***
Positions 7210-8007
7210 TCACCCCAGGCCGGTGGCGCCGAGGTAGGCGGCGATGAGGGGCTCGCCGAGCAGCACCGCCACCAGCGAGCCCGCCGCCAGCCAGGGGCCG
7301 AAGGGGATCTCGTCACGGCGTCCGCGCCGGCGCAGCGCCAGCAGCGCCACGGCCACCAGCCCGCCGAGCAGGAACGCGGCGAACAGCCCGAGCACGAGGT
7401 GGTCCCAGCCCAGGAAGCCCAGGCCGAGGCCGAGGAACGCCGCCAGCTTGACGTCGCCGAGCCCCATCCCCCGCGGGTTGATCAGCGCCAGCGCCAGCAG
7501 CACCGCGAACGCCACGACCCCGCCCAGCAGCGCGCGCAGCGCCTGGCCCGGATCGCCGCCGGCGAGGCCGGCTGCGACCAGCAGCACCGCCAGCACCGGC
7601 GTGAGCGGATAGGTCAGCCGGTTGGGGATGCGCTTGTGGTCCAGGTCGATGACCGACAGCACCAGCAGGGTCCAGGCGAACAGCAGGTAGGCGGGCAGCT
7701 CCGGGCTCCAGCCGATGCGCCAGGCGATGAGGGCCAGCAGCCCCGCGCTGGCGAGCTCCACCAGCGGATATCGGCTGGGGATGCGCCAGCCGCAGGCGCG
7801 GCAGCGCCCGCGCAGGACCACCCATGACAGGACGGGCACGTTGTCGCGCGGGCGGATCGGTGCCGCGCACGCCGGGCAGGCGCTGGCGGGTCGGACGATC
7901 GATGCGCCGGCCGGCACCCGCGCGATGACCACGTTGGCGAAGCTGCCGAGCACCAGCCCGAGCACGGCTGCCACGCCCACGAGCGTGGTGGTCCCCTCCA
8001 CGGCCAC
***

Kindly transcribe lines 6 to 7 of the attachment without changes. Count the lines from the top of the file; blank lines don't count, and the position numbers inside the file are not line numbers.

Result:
7601 GTGAGCGGATAGGTCAGCCGGTTGGGGATGCGCTTGTGGTCCAGGTCGATGACCGACAGCACCAGCAGGGTCCAGGCGAACAGCAGGTAGGCGGGCAGCT
7701 CCGGGCTCCAGCCGATGCGCCAGGCGATGAGGGCCAGCAGCCCCGCGCTGGCGAGCTCCACCAGCGGATATCGGCTGGGGATGCGCCAGCCGCAGGCGCG